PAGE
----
A cross-party committee of MPs has said George Osborne should postpone his plans for the reforms by a year, and arguing they had gone "too far and too fast" and would need to be changed altogether.
The intervention from the cross-party Commons Work and Pensions Committee appeared to undermine the Chancellor's promise to mitigate the impact of the cuts, saying there was no "magic bullet" to help affected families.
Chris Ship, deputy political editor for ITV News, has been looking at the pressure mounting on the Chancellor.
It came as Prime Ministers Gordon Brown and Sir John Major each launched scathing attacks on poverty in modern Britain, and warned ministers not to worsen the situation for poorer families.
Explained: What are tax credits and how are they set to change? Mr Brown - who introduced tax credits during his time as Labour Chancellor - wrote in the Mirror that the proposed reforms would undermine "everything Britain stands for" and "plunge almost another million families into poverty".
He accused the Conservatives of causing "government-induced poverty" through measures such as successive freezes in child benefit since 2010.
"Quite simply child benefit cannot contribute enough to the costs of a child and is probably now worth only half of what was originally intended," he wrote.
"And on top of this the Osborne tax credit cuts hurt low income families with children."
In a lecture to the National Council for Voluntary Organisations, Sir John - Conservative PM from 1990 to 1997 - hit out at "shocking" levels of poverty in the country, adding that too many poor people "not only live meaner lives but shorter lives".
He made no reference to tax credits specifically, but said ministers "must understand how hard it is to escape from such circumstances" and have an "equal concentration on those who are failed by the system" as those who cheat it.
The proposals for tax credit reforms were blocked by the House of Lords last month.
Following the humbling defeat, the Chancellor said he was "determined to deliver" plans to cut £12 billion from the welfare bill, but would take steps to mitigate the impact of tax credit reforms.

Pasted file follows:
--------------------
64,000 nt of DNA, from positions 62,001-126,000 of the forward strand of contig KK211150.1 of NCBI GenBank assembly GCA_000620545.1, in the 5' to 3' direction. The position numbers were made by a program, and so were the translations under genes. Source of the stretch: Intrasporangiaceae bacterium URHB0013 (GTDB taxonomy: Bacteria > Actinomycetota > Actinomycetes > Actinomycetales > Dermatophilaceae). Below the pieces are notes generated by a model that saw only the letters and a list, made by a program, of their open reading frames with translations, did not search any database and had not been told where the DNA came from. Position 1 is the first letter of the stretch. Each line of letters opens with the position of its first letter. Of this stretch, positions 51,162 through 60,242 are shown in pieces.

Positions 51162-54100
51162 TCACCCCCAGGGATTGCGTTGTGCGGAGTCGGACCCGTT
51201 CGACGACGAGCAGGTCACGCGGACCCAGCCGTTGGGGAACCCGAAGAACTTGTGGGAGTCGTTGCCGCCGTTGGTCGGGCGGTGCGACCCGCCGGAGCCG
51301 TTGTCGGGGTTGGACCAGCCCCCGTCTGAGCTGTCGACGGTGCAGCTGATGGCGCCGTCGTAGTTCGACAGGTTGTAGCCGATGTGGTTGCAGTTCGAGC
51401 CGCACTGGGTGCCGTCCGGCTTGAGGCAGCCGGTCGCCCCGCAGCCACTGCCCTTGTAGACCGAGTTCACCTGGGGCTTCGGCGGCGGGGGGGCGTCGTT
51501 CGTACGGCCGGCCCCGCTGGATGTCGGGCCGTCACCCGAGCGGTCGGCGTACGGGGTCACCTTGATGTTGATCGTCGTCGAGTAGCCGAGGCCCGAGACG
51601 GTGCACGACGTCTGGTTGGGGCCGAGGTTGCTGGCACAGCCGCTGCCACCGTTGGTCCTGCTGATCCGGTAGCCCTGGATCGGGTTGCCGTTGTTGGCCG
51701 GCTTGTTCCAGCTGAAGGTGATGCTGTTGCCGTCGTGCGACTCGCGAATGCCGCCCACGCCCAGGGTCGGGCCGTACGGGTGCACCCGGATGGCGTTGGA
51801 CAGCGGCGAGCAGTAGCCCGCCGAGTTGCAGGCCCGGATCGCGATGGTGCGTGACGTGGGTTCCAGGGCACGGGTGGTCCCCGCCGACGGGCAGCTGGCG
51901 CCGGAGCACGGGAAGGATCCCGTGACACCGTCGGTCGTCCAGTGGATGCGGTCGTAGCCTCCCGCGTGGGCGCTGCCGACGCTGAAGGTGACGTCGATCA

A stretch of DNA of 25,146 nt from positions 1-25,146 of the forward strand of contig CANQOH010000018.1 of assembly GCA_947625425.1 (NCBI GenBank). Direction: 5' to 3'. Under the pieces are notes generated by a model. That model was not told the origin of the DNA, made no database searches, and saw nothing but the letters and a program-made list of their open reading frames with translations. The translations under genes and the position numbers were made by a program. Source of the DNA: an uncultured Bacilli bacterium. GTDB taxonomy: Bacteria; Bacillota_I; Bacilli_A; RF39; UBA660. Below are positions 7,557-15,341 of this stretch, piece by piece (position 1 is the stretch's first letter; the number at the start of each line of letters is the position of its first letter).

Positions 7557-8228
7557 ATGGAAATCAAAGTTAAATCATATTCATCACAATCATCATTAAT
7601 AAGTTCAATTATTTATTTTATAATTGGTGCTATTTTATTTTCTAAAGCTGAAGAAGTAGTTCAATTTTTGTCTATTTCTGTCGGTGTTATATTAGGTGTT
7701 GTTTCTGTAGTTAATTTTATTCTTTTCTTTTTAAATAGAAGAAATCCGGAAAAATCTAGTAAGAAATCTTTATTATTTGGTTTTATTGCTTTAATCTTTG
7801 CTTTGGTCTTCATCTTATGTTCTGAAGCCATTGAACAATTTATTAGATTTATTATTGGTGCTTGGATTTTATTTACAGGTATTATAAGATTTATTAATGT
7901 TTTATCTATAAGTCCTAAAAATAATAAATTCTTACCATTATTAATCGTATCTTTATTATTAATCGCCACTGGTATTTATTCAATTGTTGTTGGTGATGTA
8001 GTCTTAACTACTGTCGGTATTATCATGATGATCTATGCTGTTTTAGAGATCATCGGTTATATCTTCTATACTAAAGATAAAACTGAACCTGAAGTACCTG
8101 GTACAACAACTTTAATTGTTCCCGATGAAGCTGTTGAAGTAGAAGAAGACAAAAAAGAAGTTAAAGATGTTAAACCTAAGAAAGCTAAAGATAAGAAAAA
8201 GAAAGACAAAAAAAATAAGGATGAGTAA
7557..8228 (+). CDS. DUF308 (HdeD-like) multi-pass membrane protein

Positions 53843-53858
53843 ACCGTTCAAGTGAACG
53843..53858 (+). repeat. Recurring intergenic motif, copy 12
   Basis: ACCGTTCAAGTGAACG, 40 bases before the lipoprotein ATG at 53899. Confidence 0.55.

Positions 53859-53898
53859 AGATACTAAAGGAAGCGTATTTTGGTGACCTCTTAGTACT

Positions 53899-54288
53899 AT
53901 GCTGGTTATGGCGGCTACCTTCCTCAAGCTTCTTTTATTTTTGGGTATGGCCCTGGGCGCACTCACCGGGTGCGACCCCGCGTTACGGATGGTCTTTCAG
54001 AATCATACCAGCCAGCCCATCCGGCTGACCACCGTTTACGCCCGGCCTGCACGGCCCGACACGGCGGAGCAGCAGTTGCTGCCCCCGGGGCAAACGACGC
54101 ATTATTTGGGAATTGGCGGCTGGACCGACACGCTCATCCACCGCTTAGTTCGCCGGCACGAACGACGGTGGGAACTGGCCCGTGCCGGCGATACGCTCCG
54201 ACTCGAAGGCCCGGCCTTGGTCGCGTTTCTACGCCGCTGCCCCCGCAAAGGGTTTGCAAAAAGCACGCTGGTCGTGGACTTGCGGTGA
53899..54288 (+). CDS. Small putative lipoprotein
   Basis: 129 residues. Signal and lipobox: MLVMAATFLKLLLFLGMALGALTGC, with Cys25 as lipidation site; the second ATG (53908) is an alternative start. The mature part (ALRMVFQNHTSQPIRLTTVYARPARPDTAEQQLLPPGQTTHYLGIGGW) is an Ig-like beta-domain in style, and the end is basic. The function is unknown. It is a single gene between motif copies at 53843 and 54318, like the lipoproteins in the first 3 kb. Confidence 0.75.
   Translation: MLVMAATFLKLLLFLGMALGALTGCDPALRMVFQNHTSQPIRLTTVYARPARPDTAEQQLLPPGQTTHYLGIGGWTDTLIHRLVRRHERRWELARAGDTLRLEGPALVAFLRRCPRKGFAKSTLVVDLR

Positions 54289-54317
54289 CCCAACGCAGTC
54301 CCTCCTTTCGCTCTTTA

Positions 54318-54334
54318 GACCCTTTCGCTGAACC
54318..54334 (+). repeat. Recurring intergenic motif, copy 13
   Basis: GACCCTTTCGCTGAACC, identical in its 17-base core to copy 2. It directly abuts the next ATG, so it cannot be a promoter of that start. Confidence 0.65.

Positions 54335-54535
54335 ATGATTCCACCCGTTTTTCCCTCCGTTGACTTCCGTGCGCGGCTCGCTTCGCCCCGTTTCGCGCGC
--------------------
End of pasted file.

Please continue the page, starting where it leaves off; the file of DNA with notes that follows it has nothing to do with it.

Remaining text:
However, after assessing the various options available to him, the Commons Work and Pensions Committee concluded there was no "magic bullet" to protect low-paid workers from the planned £4.4 billion in tax credit cuts.
It added there was general agreement that Mr Osborne should rethink the cuts, which went "too far and too fast", costing the average family £1,100 - "a reduction in income that many cannot afford".
It added that measures the government had claimed would make up for the cuts - such as the new higher income tax personal allowance and national living wage - "should not be confused with compensation for tax credits cuts".
It said the measures would not help many of those affected by tax credit changes, saying the benefits to those who were helped were "generally dwarfed by the cuts".
A Treasury spokesman said: "The Chancellor has already made clear that the Government will listen about how we make a transition to the higher wage, lower tax and lower welfare economy he wants to see, and will announce proposals on how we do that at the Autumn Statement.
"So this report is out of date. Like other analyses, the examples cited here don't consider other measures the Government has introduced or is introducing to support working families, such as the free childcare that will be worth £5,000 a year per child, freezes in council tax and fuel duty throughout the last Parliament, higher public spending on the NHS and schools, or the upward pressure on wages up the income scale that we are already starting to see thanks to the new National Living Wage.
"The Government's end goal is clear: this country cannot have an unlimited welfare budget that squeezes out other areas of public expenditure."